Lucile Swan, painter and sculptor, was born in Sioux City, Iowa on May 10, 1890. She received her early education at an Episcopal boarding school. In 1903 she moved to Chicago, and in 1908 began study at the Chicago Art Institute.
Swan married artist Jerome Blum in 1912. From 1916 through 1923 she worked and travelled in Corsica, Japan, China, Tahiti and France. In 1924 she divorced. Two years later, she closed her Chicago studio and moved to New York City where she continued her work.
In 1929, Swan accepted a commission from the Cenozoic Laboratory in Peking. It was shortly after her arrival in China that year that she met Pierre Teilhard de Chardin at a dinner given by Dr. Amadeus Grabau. She later recalled that the meeting changed her life.
Swan and Teilhard became lifelong friends. He was a frequent teatime guest at her house in Peking where hours passed in conversation regarding the latter's philosophy. Over the years, a copious correspondence was exchanged between the two friends, most of which was published posthumously in "The Letters of Teilhard de Chardin and Lucile Swan," edited by Thomas M. King, S.J., and Mary Wood Gilbert (1993). The earliest extant letter from Teilhard dates from August 30, 1932; the last is dated March 30, 1955, just before his death.
Among Swan's most remembered works during her time in China from 1929 to 1941, are the portrait bust of Teilhard de Chardin, now at the Museum of Natural History in Paris; and a reconstruction (nicknamed "Nelly" by Teilhard) of one of the skulls of sinanthropus, the Peking Man, under the supervision of Franz Weidenreich, German anatomist and paleoanthropologist. During her time in China, Swan also modeled many studies of prominent Chinese and Western friends. Swan's artistry is especially revealed in her clay figures of children, Chinese jugglers, sword dancers and other colorful characters that caught her eye.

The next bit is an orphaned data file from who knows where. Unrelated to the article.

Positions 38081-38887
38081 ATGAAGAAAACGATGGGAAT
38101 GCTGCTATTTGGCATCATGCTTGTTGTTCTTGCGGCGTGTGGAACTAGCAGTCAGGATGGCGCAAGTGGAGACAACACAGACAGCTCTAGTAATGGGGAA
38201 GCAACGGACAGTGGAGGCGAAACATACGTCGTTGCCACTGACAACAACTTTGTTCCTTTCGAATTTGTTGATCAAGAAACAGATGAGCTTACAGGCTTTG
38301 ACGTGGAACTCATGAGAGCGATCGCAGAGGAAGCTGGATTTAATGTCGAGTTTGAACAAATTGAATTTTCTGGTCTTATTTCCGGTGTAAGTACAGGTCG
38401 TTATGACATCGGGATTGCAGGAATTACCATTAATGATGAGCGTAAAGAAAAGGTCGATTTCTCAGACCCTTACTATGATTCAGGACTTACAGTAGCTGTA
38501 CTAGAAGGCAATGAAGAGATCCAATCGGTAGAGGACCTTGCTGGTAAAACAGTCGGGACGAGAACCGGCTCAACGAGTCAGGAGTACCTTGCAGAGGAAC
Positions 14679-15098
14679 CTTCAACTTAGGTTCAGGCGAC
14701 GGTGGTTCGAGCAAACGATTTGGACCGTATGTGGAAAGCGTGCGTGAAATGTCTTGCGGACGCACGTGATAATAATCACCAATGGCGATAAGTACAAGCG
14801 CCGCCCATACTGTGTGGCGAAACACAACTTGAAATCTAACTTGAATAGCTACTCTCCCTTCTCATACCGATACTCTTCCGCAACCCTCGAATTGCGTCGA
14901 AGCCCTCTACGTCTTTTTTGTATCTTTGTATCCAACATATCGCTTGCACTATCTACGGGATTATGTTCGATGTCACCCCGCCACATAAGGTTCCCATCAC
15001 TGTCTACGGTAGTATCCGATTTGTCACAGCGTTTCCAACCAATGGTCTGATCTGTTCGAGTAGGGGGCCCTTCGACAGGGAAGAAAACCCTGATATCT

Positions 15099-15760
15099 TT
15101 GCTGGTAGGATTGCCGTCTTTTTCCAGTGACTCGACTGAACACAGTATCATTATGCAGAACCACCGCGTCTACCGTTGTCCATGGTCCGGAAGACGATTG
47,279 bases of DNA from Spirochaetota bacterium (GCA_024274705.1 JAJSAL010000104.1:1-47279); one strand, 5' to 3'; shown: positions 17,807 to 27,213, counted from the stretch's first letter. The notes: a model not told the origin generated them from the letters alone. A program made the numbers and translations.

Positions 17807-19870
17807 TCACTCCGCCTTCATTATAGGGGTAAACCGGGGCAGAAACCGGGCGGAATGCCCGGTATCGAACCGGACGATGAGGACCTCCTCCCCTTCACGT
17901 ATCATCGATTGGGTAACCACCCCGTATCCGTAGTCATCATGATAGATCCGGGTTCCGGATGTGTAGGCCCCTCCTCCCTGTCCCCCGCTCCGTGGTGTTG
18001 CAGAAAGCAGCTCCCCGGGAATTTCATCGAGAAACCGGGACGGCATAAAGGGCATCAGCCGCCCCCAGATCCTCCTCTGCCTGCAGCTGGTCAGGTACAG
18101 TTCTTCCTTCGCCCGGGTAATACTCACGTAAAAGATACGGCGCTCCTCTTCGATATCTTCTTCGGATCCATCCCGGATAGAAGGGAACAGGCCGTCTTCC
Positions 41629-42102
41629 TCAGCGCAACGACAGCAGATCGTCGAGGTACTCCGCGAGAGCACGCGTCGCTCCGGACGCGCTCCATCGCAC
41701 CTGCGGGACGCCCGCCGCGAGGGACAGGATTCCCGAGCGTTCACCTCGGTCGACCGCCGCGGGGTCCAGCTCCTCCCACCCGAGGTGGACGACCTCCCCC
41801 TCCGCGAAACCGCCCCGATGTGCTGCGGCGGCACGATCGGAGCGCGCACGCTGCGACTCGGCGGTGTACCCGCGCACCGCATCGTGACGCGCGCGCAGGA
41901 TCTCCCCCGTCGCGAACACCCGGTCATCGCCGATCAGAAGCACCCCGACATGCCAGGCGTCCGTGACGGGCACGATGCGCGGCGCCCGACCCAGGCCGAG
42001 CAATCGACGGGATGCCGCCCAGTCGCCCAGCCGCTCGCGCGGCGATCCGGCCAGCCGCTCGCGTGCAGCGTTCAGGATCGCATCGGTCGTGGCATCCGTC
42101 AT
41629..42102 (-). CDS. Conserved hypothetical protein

In August 1941, Swan decided reluctantly to leave China in face of the Japanese occupation during World War II. She took up residence in Washington, D.C. Seven years passed before Swan and Teilhard de Chardin met again, in March 1948, during what was his sixth visit to the U.S. Over the ensuing years, the epistolary communication continued to within days of Teilhard's death in New York, during his last visit to the U.S., on Easter Day, April 10, 1955. Lucile Swan died ten years later, also in New York, on May 2, 1965.
Sources for this sketch and biographical information regarding all individuals cited in the ensuing correspondence are as follows:
- Baudry, Gerard-Henri. "Dictionnaire des Correspondants de Teilhard de Chardin," (Lille, 1974).
- King, Thomas M., S.J. and Mary Gilbert Wood, eds. "The Letters of Teilhard de Chardin and Lucile Swan," (Washington, D.C.: Georgetown University Press, 1993)